Basically, it was a sad experience and if it were up to me I would have set them free then and there, no matter how “clever” and “friendly” they appeared to be when beaching themselves for the trainers, or propelling them through the water by their noses. If you have seen an elephant at the circus, it’s pretty similar only imagine an elephant that never leaves it’s cage.

    I was against the practice of holding these animals captive at the time but too shy, cowardly even, I’d admit, to protest by not taking the work when it was offered. I was learning a trade and felt caught up in the game at the time, and wanted to keep getting called for these high paying gigs. For me it was about the opportunity to learn and use high speed and underwater specialized cameras and so I justified it to myself and made my peace with it.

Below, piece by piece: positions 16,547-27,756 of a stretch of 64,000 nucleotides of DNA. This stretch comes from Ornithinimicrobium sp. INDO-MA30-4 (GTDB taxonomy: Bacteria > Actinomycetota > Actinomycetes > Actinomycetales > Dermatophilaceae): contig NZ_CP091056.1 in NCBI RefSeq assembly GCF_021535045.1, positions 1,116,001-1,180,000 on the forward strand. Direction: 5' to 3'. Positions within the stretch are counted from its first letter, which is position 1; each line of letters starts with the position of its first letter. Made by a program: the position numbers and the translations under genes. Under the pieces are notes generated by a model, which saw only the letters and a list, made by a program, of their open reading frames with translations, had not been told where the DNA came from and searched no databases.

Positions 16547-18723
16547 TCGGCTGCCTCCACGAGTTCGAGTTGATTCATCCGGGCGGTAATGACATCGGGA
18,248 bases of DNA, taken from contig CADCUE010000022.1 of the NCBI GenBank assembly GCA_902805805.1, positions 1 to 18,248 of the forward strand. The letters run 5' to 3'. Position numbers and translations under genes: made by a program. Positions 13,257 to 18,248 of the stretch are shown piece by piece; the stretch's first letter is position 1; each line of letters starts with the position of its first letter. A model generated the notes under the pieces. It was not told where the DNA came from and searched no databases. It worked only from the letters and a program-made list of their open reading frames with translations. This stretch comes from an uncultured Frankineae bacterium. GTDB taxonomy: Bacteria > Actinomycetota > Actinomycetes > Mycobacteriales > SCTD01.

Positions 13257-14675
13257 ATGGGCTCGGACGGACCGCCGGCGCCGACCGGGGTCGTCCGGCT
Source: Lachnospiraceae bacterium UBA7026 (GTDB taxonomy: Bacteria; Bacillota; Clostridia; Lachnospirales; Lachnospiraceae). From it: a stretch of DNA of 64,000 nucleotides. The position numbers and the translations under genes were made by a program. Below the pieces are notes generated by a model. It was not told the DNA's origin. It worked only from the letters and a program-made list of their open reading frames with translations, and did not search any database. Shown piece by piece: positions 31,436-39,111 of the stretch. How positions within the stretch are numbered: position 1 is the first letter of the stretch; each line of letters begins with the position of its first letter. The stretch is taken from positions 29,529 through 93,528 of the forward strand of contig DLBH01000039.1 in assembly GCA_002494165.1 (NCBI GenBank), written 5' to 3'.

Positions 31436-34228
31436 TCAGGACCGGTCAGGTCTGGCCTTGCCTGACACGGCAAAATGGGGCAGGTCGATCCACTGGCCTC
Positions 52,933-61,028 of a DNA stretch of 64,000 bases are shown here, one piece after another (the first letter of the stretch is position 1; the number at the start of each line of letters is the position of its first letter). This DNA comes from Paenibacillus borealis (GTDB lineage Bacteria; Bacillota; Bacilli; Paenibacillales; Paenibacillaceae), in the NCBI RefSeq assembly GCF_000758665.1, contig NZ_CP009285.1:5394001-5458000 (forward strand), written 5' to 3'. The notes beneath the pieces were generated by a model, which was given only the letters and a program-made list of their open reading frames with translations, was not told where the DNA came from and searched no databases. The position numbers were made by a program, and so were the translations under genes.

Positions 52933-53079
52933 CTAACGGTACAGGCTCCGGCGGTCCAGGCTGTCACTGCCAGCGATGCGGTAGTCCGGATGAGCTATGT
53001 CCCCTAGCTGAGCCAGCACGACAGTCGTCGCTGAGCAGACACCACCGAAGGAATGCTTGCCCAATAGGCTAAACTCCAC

I also worked on commercials for Wal Mart and plenty of other corporate “bad citizens” as a way to gain experience and pay the bills. In hindsight, we all have to dance with the devil a little bit in our lives in this modern world – obviously I’m typing this on a computer made possibly from conflict minerals and in a factory where I’d be suicidal if I myself were working there – (many factories in china installed nets around the rooftops to catch their despondent workers, look it up).

    The right thing to do is to boycott these places – my kids have never been there, and they didn’t get a dime of my money – in fact, the opposite, but I have to admit I was completely complicit in helping shill this act. Live and learn.

    I am poorer now but no longer take these sorts of jobs. And I’m a lot happier, too.

    If you want to see another compelling documentary about captive sea mammals and the fight for ethical treatment of all creatures great and small, I’d highly recommend THE COVE, although it is not for the squeamish, despite being handled very carefully.

  3. pat deadder says: